Bachata singer and Aventura collaborator Lynx, otherwise known as Ralphy Mata, released his first album, “Dosis de Mí,” on Nov. 25.
Mata also shared his desire to change the traditional genre as a Latino millennial, as well as a heartfelt thank you letter to his fans with Latin Post.
“My album, ‘Dosis De Mí’ is an album that I worked on diligently and put together with high aspirations. I pride myself in lyricism and originality because it shows the true potential of an artist,” he shared with Latin Post. “This album is more of an introduction to who I am, and what I have to offer. I can’t sit down in the studio and record something that you are used to hearing, this is my story and I’m going to share it with 100 percent authenticity.”
What can fans expect from his new album rhythmically and lyrically?
“‘Dosis De Mí’ also introduces you to dark bachata and in-character storylines through the song ‘Pena de Muerte.’ I do not believe that songwriters should be limited when it comes to creating and this is a perfect example of that,” he explained. “Out of box creations are eternally engraved in my mind and I am only getting started. Change is good, and I think that the genre of bachata needs it, in order to keep moving forward.”
In October of 2013, Mata released his debut single, “Máscara” featuring Aventura’s bachata legend Lenny Santos, which was embraced by bachata lovers and overall by fans of Latin music. In early 2014, Mata released his second single, “Mi Debilidad,” which was also well-received by fans and radio personalities from Miami to Orlando and New York for its “lyrical distinctiveness.”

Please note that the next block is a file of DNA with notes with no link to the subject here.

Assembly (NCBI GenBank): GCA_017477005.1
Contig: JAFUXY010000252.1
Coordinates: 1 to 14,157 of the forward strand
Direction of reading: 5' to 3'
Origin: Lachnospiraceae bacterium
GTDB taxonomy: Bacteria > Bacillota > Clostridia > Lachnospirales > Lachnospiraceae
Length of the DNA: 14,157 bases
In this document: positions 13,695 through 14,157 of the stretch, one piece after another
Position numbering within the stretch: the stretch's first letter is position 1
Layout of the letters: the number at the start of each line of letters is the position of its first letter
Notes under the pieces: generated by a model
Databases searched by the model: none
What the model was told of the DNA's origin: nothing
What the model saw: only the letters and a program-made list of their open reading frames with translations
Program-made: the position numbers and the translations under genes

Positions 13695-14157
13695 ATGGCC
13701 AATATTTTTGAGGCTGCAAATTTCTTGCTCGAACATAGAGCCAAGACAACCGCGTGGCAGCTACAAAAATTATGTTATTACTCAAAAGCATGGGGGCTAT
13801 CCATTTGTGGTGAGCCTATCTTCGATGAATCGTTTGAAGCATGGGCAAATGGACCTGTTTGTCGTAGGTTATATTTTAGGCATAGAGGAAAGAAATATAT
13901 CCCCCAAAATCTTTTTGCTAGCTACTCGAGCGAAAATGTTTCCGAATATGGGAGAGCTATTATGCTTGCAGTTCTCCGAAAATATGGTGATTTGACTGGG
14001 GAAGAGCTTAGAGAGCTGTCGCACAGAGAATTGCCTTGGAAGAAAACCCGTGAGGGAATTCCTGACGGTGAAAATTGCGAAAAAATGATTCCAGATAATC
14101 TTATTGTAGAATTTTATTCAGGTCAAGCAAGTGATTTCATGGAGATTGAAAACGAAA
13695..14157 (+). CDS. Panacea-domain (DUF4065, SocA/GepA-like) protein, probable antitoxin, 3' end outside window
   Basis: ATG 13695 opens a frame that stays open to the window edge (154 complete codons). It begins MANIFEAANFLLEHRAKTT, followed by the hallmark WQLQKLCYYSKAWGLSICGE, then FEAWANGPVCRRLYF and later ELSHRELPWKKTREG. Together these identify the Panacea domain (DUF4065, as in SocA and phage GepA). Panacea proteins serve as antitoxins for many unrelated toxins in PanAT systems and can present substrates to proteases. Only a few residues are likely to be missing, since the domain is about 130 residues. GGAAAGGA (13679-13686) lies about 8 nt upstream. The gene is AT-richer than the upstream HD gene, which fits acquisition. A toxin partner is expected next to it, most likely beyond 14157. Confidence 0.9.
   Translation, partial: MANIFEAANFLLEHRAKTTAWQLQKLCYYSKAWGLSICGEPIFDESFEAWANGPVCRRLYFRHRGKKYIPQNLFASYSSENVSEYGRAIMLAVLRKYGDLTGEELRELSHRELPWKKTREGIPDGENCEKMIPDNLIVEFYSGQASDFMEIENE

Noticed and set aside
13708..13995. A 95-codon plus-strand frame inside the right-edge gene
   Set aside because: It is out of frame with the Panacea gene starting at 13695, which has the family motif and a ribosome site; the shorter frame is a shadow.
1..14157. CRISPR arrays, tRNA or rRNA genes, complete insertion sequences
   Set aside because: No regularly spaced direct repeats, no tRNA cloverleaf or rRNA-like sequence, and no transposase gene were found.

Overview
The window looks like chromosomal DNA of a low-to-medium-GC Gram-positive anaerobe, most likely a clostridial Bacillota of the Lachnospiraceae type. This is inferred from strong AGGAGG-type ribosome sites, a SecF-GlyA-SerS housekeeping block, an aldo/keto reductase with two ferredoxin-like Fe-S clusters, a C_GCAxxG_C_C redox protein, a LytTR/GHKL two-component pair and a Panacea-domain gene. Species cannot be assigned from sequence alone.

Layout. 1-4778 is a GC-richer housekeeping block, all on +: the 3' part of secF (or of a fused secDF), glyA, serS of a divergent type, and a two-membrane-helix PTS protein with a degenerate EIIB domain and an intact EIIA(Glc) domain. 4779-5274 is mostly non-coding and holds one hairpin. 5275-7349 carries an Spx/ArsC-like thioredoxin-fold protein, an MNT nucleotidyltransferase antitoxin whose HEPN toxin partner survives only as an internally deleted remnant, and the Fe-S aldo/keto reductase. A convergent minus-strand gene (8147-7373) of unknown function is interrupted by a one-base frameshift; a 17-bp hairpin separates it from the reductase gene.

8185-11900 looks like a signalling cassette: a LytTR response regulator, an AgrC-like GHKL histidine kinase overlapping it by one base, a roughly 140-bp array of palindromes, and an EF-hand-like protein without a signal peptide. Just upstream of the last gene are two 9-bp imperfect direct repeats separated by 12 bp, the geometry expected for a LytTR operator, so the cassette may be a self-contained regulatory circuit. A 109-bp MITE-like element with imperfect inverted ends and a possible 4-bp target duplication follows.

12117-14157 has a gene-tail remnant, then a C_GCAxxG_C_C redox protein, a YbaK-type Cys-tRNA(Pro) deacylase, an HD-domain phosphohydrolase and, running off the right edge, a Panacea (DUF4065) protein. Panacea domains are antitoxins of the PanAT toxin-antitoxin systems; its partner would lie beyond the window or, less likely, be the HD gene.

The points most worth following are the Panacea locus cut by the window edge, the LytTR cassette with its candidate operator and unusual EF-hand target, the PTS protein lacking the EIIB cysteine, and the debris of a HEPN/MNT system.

Inspired by other Latin artists, such as Romeo Santos and Prince Royce, the Bronx native, who is of Dominican and Ecuadorian descent, is bringing his own style and message, which includes being a supporter and advocate for those with disabilities. His beloved brother, Leonardo, is both autistic and blind, which has given him a unique and compassionate outlook on life.
Also in August 2014, Mata also released a touching single dedicated to Leonardo called “Somos Uno.”
“I have seen cases where there are people who have a loved one who has special needs or is disabled, but they are ashamed and embarrassed to say it publicly,” Mata told Latin Post in an earlier interview. “It’s a shame that it’s like that, but I wanted to get through to them with this song, so I used myself as an example.”
Mata, who also draws from his parents’ taste in music in a household surrounded by more traditional style bachata, merengue and cumbia, also learned a great sense of gratitude from his family, which he in turn reflected to his loyal fans.
“I am sending this letter out to thank you for being a part of my journey. Thanking you for opening your doors to me and giving me the opportunity to share my art through you,” Mata shared in a heartfelt letter with Latin Post. “No matter what happens in my musical career, I will never forget those who have given me a fair shot from the very beginning. As cliché as it may sound, you have been instrumental to my growth as an artist; I thank you for that.”
“I don’t know what the future holds but if it leads me to a Latin Grammy win, remember that you had everything to do with it. Working with you has been an amazing experience, definitely a learning process for me,” he added. “I’ve always been the shy type but your help has given me the hammer to crack through the shell,” he explained. “A lot of people will probably ignore my talent or downplay my potential but I will never give up and your support has motivated me to keep at it. If I am fortunate enough to become a household name, remember this: You saw the potential.”
–Courtesy of Latin Post